On the flip side, you can also combat drowsiness and low energy by purposely using the breath to wake yourself up and get energized.
Living in the present
Another benefit of conscious breathing is that it brings your focus into your body and the present moment. It pulls your attention out of past fears and future worries and brings you back into feeling alive in the moment where you are now. This may also help you focus on the task at hand, by increasing self-discipline and resistance to distraction.
As if those benefits aren’t enough, you can also improve bodily healing and immune system function with breathing. When you breathe properly, you pull the nervous system out of the fight-or-flight response and allow it to enter resting and healing mode. This supports the sinuses in producing nitric oxide which combats bacteria and boosts the immune system.
How to do pranayama
By now you’re probably wondering how you can get started with getting these miraculous benefits for yourself.
1. Basic pranayama
The most basic way to incorporate proper breathing is to breathe into your belly more consistently. Start by assuming an upright posture (no slouching!) and breathe through the nose, deep into the belly and pelvis. Inhale and exhale fully, allowing the exhale to be longer than the inhale. This is a good exercise to do any time you feel stressed, or before going to sleep.
2. “Pull” air in
If you would like to feel more energized and awake, try this one: Breathe rapidly in and out through your nose about 30 times. The breath should be loud as if you are huffing and puffing. Do this while extending your arms upward overhead on the inhale, and quickly bending them down as you exhale, as if you are pulling yourself into a chin-up.
This serves to “pull”’ energy into the body and you will feel very alert afterward. If you feel dizzy simply resume a slower rhythm of breathing.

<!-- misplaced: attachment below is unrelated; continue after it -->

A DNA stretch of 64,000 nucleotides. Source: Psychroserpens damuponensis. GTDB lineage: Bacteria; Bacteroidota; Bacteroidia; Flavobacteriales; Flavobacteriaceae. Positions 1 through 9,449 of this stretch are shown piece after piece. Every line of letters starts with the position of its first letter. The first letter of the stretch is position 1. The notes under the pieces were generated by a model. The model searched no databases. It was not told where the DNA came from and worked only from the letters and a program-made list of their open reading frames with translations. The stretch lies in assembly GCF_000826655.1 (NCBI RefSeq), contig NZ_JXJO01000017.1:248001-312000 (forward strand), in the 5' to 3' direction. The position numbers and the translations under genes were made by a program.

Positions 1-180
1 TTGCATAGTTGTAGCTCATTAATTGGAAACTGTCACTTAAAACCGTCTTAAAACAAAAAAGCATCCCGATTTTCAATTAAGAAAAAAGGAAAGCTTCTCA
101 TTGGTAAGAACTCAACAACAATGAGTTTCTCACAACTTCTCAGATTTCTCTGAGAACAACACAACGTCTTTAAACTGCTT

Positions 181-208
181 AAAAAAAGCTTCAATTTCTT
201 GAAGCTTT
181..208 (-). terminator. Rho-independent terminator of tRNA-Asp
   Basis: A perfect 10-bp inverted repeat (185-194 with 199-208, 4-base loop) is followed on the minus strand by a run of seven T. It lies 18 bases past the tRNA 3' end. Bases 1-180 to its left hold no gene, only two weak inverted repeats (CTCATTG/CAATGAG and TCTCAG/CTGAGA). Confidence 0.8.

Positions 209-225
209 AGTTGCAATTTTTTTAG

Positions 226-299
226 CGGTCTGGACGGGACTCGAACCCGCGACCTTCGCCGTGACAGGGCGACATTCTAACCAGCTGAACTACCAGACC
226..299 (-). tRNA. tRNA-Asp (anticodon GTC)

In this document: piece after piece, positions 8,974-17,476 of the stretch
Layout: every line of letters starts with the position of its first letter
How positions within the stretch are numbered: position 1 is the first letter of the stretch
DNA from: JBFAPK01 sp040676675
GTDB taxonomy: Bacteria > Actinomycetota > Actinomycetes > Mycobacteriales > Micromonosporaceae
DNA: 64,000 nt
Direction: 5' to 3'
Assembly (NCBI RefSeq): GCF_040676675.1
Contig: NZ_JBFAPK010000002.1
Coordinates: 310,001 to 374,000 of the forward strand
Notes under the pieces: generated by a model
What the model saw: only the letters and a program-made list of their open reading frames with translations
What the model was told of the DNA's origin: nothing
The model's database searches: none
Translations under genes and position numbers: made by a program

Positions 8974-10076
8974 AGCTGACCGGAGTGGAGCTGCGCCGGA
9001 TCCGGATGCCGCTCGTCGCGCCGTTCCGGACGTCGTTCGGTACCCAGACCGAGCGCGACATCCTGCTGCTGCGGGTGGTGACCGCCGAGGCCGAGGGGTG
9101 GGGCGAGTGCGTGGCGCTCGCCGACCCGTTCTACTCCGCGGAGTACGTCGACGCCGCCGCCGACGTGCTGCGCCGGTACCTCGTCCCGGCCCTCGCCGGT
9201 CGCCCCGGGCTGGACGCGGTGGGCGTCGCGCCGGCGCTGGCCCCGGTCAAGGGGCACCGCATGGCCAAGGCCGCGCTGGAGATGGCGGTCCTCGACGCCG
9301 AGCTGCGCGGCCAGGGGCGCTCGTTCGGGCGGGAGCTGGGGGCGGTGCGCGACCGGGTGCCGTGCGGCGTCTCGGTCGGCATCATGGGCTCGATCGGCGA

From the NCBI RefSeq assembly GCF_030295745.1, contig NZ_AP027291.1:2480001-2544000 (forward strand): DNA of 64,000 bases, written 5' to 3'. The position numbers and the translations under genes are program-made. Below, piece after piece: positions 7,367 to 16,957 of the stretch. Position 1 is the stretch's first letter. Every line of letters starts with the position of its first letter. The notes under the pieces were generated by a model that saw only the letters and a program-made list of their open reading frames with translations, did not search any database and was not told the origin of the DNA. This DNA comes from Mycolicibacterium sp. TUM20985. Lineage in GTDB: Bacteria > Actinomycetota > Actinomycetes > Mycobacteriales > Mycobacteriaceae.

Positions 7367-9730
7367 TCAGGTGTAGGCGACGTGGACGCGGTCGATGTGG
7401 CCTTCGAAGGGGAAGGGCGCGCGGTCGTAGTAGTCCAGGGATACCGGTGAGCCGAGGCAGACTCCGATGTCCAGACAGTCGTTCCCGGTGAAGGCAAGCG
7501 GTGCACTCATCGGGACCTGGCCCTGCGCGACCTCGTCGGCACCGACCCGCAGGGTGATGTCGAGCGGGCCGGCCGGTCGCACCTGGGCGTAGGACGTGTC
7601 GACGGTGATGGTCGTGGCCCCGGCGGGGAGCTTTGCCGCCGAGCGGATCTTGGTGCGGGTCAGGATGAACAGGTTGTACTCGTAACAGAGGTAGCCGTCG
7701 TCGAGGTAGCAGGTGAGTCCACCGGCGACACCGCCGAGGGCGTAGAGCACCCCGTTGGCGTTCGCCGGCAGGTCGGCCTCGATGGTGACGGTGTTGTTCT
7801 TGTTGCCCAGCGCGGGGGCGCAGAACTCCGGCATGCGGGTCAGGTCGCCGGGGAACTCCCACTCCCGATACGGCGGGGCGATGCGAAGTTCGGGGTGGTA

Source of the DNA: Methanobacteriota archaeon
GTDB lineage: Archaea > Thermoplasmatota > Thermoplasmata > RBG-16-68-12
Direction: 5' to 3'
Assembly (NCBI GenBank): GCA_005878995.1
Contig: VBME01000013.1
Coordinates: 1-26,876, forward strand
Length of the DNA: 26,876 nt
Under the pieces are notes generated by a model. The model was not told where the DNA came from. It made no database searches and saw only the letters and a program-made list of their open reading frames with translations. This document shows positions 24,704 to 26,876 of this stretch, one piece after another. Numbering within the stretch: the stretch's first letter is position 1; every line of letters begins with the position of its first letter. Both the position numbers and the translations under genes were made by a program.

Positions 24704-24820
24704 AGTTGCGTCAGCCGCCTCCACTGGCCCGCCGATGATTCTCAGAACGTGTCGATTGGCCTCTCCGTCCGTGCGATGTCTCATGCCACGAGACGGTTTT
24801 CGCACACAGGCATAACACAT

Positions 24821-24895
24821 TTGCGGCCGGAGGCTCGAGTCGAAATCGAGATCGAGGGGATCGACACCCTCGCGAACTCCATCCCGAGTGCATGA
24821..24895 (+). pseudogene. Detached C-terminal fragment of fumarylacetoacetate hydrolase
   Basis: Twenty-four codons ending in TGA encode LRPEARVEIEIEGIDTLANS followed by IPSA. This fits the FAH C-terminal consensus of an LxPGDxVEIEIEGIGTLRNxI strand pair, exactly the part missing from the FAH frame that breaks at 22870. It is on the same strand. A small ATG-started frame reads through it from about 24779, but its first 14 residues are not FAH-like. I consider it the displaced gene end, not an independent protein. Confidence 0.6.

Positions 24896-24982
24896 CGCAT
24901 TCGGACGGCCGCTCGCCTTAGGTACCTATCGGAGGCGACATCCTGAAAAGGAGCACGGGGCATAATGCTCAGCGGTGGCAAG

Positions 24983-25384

3. Lion’s breath
Another good exercise to add to your repertoire is the detoxifying breath or lion’s breath. You’ll probably want to do this one in private, as it’s a bit silly looking! Inhale deeply into your belly, then breathe out quickly while opening your mouth and extending your tongue. Allow the out-breath to be loud, and imagine all the tension and toxins leaving your body as you do this.
Repeat several times, then resume normal breathing. You should feel refreshed and de-stressed.
4. Stair breathing
Finally, let’s learn the focusing breath, sometimes called “stair breathing” or “interrupted breathing.” Start by taking a few slow, calming breaths. Then begin to inhale in “steps,” breaking the inhale into three to five parts to fill the lungs and belly. Exhale smoothly and fully. Repeat this a few times, then swap the pattern, inhaling smoothly and breaking the exhale into three to five steps. Finally, do one repetition with both the inhale and exhale in steps, and finish with a few more deep calm breaths.
Incorporate these powerful practices into your morning and evening routine, or anytime throughout the day when you would like to take a conscious moment to center yourself and check in with your mind and body. This is just one way to take purposeful control of your holistic well-being.
— Liivi Hess